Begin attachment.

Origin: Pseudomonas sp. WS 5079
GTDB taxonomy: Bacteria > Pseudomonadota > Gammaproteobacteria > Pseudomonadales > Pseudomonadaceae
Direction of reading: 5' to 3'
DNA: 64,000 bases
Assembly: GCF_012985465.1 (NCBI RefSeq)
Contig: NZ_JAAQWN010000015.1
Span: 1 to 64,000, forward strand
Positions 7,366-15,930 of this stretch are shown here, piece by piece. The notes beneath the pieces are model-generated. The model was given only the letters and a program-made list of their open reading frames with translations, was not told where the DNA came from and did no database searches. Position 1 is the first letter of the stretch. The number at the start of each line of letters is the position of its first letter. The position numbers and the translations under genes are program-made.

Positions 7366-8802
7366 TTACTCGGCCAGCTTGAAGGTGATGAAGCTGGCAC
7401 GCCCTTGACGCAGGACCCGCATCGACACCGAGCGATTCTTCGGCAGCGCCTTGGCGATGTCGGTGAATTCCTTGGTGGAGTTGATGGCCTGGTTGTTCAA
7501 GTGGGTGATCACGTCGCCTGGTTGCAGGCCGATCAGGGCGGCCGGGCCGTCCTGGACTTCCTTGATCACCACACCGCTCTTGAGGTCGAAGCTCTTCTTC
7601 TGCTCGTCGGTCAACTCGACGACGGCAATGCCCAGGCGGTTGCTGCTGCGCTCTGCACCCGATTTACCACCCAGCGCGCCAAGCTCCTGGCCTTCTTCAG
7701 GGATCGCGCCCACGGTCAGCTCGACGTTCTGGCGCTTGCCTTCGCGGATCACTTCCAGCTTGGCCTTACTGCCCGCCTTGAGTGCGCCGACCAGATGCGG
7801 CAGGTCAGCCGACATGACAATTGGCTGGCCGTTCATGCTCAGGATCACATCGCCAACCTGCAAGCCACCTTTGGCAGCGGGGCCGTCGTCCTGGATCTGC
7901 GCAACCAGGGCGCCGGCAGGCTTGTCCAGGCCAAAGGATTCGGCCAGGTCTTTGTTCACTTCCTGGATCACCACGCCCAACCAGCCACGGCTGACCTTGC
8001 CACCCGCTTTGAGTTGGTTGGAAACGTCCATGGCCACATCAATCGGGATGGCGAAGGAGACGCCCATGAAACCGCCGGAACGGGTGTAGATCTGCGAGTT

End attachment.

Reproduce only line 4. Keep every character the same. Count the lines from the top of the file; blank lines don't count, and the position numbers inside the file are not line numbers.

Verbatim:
DNA: 64,000 bases